Michigan Innocence Clinic fights to free convicted Northern Michigan murderer
For most of us, it's impossible to wrap our minds around why someone would confess to a crime they didn't commit.
However, there have been nearly 100 documented false confessions in our country.
Those are only DNA cases. In non-DNA cases, there have been hundreds more.
False confessions and wrongful convictions have become the work of the Michigan Innocence Clinic at the University of Michigan. Since they opened in 2009, the team has exonerated eight people.
"For many years, the dominant paradigm was that the criminal justice system was flawless," said Executive Director David Moran. "DNA exposed all of that. It became clear that there are a lot of problems the criminal justice system and the system makes a lot of mistakes".
The clinic, made up of three full time staff and about 25 students, is taking on the 1996 Kalkaska murder of Geraldine Montgomery.
Montgomery was raped and murdered in October 1996. She was found inside the trunk of her car, left to die by the killer who turned on the ignition.
â??Jamie Peterson was found guilty," Michigan State Police Lieutenant John Card said. "He confessed to the murder. There was evidence that only someone who had knowledge of the crime scene wouldâ??ve known".
Moran and is team think Peterson lied. They say he made up a story about killing Montgomery.
"He had given a series of confessions and especially the early confessions were completely wrong on key facts," Moran said. "[Details] such as where did the rape occur? What was she wearing? What happened to her bra? All of these details that the real killer would have known, he was completely wrong on".
Moran and his team argue that if Peterson didn't say the right thing in his story, officers would correct him or give him the correct details through their questions.
"They had multiple versions of a confession from him. All of which he had raped Miss Montgomery vaginally and orally," Moran said. "Then the DNA comes back from the vaginal swab...and it's not him".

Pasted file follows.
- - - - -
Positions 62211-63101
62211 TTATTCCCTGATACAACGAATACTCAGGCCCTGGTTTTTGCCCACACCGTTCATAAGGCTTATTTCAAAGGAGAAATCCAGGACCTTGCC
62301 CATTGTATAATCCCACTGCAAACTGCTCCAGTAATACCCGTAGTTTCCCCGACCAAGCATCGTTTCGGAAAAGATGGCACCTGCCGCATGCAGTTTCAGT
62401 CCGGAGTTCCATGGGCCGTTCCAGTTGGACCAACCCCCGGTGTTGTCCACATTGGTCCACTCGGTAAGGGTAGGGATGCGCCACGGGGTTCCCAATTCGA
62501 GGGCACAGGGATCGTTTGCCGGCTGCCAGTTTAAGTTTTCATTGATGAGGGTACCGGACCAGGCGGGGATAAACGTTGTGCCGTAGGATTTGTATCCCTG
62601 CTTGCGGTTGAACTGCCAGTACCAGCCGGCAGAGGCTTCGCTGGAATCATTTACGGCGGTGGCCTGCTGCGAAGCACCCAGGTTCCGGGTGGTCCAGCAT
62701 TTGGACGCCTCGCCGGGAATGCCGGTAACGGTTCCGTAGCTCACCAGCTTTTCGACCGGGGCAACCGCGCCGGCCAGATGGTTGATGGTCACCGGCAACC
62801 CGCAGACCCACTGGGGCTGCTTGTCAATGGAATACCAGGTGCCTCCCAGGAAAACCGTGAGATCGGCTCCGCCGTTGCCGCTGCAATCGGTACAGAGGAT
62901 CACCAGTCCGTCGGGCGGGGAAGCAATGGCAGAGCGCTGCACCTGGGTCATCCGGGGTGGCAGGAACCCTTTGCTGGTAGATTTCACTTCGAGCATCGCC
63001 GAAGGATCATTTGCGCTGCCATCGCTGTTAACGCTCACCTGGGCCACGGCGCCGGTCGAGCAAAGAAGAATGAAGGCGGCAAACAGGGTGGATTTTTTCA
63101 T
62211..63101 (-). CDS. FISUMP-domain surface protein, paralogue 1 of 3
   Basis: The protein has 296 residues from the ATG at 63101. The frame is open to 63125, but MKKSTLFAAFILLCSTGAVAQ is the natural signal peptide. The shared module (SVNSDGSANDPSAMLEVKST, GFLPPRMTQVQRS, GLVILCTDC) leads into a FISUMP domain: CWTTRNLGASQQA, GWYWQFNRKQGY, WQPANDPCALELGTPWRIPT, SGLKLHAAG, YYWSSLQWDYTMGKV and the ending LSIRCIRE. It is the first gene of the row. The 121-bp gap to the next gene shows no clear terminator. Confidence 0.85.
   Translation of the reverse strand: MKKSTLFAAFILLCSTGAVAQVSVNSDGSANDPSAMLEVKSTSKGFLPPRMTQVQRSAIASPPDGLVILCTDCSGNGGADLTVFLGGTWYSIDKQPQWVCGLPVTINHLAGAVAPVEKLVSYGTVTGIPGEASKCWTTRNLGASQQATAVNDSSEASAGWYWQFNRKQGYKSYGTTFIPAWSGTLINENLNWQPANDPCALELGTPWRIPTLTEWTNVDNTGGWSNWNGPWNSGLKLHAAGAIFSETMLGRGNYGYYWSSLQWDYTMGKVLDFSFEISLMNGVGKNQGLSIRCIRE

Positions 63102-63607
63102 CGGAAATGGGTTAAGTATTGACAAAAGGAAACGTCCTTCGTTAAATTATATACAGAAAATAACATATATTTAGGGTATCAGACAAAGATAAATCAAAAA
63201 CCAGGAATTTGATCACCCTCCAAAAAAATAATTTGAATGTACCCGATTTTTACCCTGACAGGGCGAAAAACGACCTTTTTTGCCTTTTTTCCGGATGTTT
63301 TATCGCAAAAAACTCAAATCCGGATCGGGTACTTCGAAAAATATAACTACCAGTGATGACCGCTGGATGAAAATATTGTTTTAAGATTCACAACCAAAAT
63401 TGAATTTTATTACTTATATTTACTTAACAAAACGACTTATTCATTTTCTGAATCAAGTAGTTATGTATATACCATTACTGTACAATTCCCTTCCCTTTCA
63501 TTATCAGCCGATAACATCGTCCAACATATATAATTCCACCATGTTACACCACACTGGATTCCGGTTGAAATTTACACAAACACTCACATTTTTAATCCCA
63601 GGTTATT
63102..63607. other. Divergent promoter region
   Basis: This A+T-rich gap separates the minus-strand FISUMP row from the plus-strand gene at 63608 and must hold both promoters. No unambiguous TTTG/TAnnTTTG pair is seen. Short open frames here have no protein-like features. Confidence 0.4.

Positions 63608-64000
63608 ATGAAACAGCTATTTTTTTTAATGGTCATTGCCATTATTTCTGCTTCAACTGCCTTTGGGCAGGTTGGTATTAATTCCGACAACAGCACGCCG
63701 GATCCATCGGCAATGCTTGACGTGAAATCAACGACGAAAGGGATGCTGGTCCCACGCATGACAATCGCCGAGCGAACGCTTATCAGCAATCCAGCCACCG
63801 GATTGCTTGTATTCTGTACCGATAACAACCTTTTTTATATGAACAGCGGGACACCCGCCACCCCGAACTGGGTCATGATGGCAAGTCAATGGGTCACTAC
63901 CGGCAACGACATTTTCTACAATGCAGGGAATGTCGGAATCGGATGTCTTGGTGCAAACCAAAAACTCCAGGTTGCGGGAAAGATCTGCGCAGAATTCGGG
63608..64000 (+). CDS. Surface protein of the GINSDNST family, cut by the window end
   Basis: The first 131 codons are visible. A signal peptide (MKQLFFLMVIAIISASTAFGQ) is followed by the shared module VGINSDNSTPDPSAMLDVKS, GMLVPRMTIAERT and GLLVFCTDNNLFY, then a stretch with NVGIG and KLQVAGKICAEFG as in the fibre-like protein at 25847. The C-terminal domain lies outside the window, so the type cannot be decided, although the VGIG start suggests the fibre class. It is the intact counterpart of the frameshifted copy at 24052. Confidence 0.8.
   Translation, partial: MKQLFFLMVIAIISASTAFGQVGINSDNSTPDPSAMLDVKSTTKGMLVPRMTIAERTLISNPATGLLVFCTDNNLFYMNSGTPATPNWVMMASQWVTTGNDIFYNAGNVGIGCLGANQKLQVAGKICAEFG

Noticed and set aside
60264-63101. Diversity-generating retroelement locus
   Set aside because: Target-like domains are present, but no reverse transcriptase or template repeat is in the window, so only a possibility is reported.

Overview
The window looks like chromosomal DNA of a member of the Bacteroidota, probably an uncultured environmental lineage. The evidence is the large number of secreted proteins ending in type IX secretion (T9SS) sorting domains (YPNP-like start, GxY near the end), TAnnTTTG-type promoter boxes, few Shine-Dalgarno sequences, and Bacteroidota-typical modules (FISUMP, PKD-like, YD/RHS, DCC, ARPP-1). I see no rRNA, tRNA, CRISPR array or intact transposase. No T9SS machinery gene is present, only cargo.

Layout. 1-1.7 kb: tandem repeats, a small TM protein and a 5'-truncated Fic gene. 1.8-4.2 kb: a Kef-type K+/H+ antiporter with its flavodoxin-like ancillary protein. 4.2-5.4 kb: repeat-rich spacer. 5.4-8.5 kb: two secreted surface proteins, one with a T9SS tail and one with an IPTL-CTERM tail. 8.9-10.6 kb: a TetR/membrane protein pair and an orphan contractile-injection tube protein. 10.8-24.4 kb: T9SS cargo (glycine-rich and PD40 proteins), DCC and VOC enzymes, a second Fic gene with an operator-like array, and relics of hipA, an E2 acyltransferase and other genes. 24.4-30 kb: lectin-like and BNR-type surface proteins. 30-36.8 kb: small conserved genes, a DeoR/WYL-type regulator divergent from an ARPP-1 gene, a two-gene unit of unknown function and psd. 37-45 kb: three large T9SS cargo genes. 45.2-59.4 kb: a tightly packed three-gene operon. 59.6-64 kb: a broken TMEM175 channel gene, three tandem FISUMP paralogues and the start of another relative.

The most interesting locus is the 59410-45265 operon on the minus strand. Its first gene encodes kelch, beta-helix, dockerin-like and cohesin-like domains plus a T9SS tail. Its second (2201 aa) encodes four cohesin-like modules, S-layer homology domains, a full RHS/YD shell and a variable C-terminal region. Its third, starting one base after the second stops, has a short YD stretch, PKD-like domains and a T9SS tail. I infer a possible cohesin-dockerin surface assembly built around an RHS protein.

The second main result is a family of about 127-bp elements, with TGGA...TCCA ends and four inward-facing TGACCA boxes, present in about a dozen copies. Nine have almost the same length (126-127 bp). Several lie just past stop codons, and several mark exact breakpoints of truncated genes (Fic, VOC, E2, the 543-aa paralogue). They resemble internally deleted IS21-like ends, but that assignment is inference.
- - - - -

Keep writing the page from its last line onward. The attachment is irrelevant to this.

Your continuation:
Police formed a new theory that Peterson had an accomplice who performed the vaginal rape.
"They were able to maintain that theory in trial because the semen associated with the oral rape was mixed on Montgomery's saliva on her shirt," Moran said. "There wasn't enough of it to test DNA in the 1990's".
Jamie Peterson would go on to be sentenced to life in prison without the possibility or parole.
In the summer of 2013, Kalkaska had a new prosecutor and new technology to test the DNA.
"It was the same person," Moran said. "They instantly got a hit when they ran it through CODIS on Jason Ryan."
Jason Ryan was arrested in December 2013. His case is headed to trial.
"For all those years, Jason Ryan was our there," Moran said. "He committed a number of other crimes".
It's the first case where their work has resulted in the arrest of the person they believe to be the real perpetrator.
Moran's team has petitioned for a new trial. Michigan State Police continue to help Kalkaska Police investigate.
"We'll never quit until we have all suspects," Lt. Card said.
Until then, Moran will wait and hope that after 17 years behind bars, Jamie Peterson will eventually be among the success stories that cover the walls of the Michigan Innocence Clinic.
"There's nothing sweeter than getting someone out and getting that person to get on with their own life," Moran said.
The Michigan Innocence Clinic has received nearly 4,000 applications for cases. They end up investigating about 15% further, and take on even fewer.
There is an extremely high burden of proof for them to take cases on. Moran said they each have to be fully convinced of the person's innocence, and they must have the evidence to back it up in court. Many times, one doesn't qualify the other.